Lurekalven is an unpopulated island of heather moor which is a part of the wilderness belonging to the five farms on Ytre Lygra. Between the two islands there is only a small sound. As late as the 1920s, milking cows were rowed over the sound from Lygra in summer – a form of farming that was adapted to the coastal landscape.
The heath landscape on outer Lygra, Utluro and Lurekalven will in future become part of a landscape protection area, to be maintained through traditional activities with year-round outdoor sheep, grazing and burning. The West Norwegian heath country belongs to a large North Atlantic coastal landscape stretching from the Bay of Biscay to the Lofoten islands.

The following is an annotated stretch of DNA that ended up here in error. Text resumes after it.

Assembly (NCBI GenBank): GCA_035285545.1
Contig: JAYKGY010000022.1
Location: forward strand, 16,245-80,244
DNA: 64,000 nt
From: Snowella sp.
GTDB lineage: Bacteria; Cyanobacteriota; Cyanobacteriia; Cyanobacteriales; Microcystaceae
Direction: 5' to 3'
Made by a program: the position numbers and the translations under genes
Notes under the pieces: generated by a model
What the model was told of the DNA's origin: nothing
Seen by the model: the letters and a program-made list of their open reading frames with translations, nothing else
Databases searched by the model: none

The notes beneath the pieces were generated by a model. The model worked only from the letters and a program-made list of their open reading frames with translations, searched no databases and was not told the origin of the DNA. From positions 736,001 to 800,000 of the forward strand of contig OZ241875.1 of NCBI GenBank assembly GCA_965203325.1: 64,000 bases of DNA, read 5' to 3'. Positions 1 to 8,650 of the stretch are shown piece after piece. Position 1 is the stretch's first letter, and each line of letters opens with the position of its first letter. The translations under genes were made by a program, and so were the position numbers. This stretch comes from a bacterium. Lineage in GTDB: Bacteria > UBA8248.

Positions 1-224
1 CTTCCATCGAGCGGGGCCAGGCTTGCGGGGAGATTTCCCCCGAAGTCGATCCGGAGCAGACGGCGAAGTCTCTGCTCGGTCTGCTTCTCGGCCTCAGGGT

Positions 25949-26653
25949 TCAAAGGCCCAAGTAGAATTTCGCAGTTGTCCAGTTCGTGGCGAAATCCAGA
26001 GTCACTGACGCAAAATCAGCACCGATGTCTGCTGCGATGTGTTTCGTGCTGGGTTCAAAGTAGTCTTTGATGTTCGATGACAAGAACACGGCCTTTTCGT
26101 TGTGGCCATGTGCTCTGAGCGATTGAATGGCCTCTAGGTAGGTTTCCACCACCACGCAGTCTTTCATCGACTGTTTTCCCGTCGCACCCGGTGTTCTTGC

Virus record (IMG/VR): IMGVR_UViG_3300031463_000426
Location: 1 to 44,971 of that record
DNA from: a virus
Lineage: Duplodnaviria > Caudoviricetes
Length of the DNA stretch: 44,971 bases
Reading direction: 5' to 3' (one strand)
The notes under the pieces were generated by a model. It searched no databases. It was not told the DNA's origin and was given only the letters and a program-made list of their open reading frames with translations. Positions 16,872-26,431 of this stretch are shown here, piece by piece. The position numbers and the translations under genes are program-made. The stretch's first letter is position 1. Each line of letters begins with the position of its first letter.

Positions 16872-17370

When the Corncrake returned to Nordhordland, it came as no surprise that Husebø was the place it chose. Here, remnants of the old cultural landscape are still in good condition. And the Corncrake is not alone in appreciating this.
In the sunny, steep fjord landscape along Sørfjorden on the east side of Osterøy is the farm Havrå. The small “hamlet” is one of the few undisturbed farming communities that gives us the impression of the large communal yards in West Norway in the 1700s, with houses built close together and strips of arable land.
The peat bogs on Toska have been mined for peat since 1946, when the island got electricity. In this treeless coastal landscape, peat was the most important source of energy, and this took quite a toll on the bogs.